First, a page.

This park is for the birds — literally!
Sunset Parkers celebrated the one-year anniversary of a hard-to-find park on Nov. 22 by spiffing it up for its most frequent visitors — birds. Volunteers weeded the park’s wooded area and planted local species to bring even more avian visitors — and bird-watchers — to the green space.
“The place is a gem — a lot of rare birds are found there,” said Karen Hue. “We were weeding out invasive species and planting native ones. That encourages birds to nest and come there.”
Bush Terminal Piers Park, nestled between 44th and 50th streets on an industrial stretch of First Avenue, is so out of the way that many locals don’t even know about it, but bird-watchers have been flocking there to glimpses more than 120 feathered species, according to Cornell University’s bird-sighting tracker eBird.
Birders regularly spot Bufflehead ducks and Canada geese there, but there’s rare game too. Spotters recorded an arctic-native snowy owl and a bald eagle there this year, the bird-watcher site reports. The park is one of the few public spaces along the waterfront that is forested, which naturally attracts winged wildlife, according to the leader of one avifauna enthusiasts’ club.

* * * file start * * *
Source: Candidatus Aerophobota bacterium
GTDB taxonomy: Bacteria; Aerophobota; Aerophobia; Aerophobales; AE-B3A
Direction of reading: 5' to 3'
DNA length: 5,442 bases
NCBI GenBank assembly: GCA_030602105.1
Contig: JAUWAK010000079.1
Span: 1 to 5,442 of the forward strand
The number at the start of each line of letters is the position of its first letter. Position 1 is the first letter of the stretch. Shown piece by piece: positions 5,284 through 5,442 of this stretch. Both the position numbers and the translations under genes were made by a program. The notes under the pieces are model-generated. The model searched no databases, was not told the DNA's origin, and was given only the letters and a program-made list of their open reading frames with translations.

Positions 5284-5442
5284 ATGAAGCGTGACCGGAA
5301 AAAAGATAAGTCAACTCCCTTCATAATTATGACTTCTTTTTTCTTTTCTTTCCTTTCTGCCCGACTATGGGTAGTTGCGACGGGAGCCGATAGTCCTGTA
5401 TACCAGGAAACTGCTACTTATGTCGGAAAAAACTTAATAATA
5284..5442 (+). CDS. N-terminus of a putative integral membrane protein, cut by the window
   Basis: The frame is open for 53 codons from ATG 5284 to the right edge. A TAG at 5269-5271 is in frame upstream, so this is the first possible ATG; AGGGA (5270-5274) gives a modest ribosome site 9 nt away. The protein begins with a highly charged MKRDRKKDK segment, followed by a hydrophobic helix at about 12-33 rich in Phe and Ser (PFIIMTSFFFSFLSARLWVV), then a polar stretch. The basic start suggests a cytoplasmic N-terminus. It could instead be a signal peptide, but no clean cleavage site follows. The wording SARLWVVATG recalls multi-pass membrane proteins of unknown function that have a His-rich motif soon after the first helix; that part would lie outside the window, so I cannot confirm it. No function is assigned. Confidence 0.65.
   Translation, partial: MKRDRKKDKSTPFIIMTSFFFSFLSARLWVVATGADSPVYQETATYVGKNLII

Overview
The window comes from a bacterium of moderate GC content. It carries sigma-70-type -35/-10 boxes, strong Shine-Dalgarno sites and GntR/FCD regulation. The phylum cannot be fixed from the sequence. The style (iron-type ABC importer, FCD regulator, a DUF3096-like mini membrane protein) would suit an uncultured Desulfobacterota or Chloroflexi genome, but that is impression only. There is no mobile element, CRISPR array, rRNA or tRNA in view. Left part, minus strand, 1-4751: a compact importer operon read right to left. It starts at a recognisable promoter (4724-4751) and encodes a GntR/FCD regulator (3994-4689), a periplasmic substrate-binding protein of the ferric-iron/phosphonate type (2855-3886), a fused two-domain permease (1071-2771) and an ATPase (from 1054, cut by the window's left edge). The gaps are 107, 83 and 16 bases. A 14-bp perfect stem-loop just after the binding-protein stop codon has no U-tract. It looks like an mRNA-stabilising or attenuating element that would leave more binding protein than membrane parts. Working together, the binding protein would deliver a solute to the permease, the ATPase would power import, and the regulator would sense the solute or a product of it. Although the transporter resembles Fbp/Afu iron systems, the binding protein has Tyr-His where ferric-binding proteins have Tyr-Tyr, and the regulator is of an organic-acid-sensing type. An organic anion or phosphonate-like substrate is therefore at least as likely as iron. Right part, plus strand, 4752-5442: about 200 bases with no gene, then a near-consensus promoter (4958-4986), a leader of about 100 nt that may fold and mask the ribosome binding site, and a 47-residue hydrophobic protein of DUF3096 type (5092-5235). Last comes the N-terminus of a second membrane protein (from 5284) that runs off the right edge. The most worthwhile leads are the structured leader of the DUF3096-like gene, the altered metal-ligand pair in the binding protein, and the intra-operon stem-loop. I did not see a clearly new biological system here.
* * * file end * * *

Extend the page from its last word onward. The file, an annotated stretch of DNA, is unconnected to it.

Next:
“There’s really nothing else like it on the harbor — at least on the Brooklyn side,” said Robert Bate, president of the Brooklyn Bird Club. “We get an enormous number of waterfowl there, and the rare breeds bring every birder in Brooklyn down there.”
The park is popular with birds and their spotters, but it hasn’t yet taken off with the majority of Sunset Parkers. High-flying fowl can spot the sylvan sanctuary from the air, but many of Sunset Park’s human inhabitants do not know it is even there, so it’s no surprise that the majority of people at the anniversary were involved with the Brooklyn Bird Club or parks groups, said one volunteer.
“We had people pass through who said ‘Wow I didn’t know this was here,’ but the turnout of people who knew what was going on was kind of small,” said Ryan Gellis, who is also an arborist with the Prospect Park Alliance. “They could probably do better with signage.”
The park is built atop a remediated brownfield — the city, state, and feds spent 20 years greening the site before it opened in November 2014. But the pace of park construction frustrated locals, who threw their own ribbon-cutting for the long-delayed park two weeks ahead of the city’s official opening.
The park has plenty to offer, including a baseball field, a soccer field, great views across the East River, and one thing that plumed park-goers don’t take advantage of — good toilets, Bate said.
“The bathrooms are amazing,” he said. “They’re clean, new, and — most importantly — they’re open.”